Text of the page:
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October 21, 2003

Bangalore Rain


After a month of being in India, we have finally run into some rain. Funny how something so simple can bring such a feeling of normalcy, of all's-right-with-the-worldness.

Bangalore is a city of about six million people, near the middle of India. Swamy and Saroja live in a rented house in a nice area of the city. They will have to move because they are struggling with the rent, but for us, it is perfect!

Don and Beverly Norwood are here, and we are having a great time visiting, eating, shopping, and most importantly, worshipping and fellowshipping with the brethren in Bangalore. The Sunday worship was four hours long! I must admit that I was getting very tired of sitting. J.C. spoke for an hour. Then Don spoke for another hour. Then Swamy introduced all the preachers who had spent the last week at the school, gave three of them an opportunity to tell their story, then presented each one with a gift.

Afterwards, Swamy, Saroja, Sheila (their daughter-in-law), the Norwoods, Choates, and I went to a Chinese restaurant. Because of the rain, we did not travel to another congregation that night, but just visited at home. If you have never visited with Don Norwood, I highly recommend it. He can tell stories all night long, and you would never get tired of hearing them!

It started raining last night. I turned off the fan and let the rain lull me to sleep. I wouldn't say that I have been homesick in India, but I will not deny that the strangeness of the food, living conditions, travel, etc., takes its toll, and weariness sets in. But then something as commonplace as rain happens. And, as I look out the window and see it dripping off the trees, I feel a comfort, a settled-ness.

I think back over the last month and recall those moments which, though seemingly insignificant, have brought that feeling of connection: The sweet burst of citrusy juice from an orange, the smell of soap, the burn of a long swallow of that occasional Coke, the yellow blossoms on the trees across the road, the old dog in the street scratching fleas. And those more significant moments: the hug of a sister or brother in Christ, seeing a scripture reference, and not recognizing anything - but the chapter and verse look familiar!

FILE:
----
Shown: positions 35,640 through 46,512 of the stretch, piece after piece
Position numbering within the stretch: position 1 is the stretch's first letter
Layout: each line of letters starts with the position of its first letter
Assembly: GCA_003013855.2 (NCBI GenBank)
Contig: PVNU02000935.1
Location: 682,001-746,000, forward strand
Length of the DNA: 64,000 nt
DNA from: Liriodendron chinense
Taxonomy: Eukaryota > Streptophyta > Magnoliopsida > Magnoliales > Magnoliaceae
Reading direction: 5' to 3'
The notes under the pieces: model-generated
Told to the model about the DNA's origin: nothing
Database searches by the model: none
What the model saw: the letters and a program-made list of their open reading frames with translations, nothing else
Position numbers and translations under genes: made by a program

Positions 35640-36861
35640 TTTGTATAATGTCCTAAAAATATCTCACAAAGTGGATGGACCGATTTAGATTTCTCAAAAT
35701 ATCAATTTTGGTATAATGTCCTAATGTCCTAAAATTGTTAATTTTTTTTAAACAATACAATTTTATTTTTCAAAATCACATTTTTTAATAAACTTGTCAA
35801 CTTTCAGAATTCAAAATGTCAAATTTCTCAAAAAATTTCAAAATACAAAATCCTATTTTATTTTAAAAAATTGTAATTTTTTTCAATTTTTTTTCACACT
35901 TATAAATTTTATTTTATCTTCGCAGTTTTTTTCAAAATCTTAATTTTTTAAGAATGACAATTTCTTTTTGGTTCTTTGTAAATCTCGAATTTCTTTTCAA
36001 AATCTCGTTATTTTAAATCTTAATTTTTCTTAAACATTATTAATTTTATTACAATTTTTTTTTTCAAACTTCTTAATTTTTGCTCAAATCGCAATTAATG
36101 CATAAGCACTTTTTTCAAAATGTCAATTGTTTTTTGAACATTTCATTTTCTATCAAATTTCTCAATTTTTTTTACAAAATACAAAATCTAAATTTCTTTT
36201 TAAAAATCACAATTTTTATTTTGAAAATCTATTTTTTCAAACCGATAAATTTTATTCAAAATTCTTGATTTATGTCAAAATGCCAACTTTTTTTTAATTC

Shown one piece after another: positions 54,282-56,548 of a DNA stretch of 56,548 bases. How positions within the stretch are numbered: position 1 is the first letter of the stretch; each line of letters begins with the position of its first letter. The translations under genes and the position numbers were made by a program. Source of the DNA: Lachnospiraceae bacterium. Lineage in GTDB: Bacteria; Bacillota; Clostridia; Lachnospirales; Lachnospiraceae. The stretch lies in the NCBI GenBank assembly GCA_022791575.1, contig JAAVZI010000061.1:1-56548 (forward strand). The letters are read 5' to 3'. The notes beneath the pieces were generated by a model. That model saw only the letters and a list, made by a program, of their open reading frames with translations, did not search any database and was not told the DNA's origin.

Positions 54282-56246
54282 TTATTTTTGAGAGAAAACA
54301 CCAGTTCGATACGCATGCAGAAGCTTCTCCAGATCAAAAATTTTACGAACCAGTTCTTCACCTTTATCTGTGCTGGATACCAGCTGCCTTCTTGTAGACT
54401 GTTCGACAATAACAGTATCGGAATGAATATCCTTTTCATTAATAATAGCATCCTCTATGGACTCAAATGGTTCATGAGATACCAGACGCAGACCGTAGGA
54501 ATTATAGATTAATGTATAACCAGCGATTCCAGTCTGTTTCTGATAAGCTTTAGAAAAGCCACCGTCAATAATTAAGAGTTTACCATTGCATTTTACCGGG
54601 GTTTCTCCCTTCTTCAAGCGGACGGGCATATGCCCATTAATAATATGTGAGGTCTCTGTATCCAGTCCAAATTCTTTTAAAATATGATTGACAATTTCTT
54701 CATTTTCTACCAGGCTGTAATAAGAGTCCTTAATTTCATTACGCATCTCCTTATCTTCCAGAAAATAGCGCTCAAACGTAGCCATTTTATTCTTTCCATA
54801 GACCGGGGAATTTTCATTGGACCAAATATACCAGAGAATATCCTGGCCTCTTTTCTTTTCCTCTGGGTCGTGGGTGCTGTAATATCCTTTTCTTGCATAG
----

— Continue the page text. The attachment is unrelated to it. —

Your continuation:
I recognize the truth that God's world is basically the same, as are the people who inhabit it. The differences in culture and language and food are the spices that jazz it up a bit. And wherever you are, however strange those customs, there are things that keep us connected, things that keep us from losing our footing on the earth; things from the small and insignificant to the great miracle of God's grace.

It has stopped raining. Time to get busy again.

October 16, 2003

Kakinada by Train

Monday, October 11, 1:36 am, I struggle to put on my socks and shoes, climb quietly down from the top berth. I sneak quietly past a sleeping J.C., notice that Betty has disappeared somewhere in the night. I pick up the liter bottle that I have been craving for the last two hours and drink greedily, disappointed that the frosty, slushy concoction of earlier in the evening has turned into lukewarm tea.

We said goodbye to the New Delhi brethren at about 7 pm, after the evening worship, drove with our sixteen pieces of luggage to the train station (yes that is more than we left the US with). Francis and Vinay, his son, and Sunny and his wife Nargis came with us. We sat on the train together until 8:30, had a pray and said goodbye to them. And we were underway.

At about 9:00, we had the famous train-food that Betty, Elzy (Francis's wife) and I had been cooking all afternoon: masala potatoes (fried potatoes with Indian seasoning), fried pork loin with Indian soy sauce (note to self: bring soy sauce from the US next time!), fried chicken strips, and chapatti (Indian bread similar to tortillas).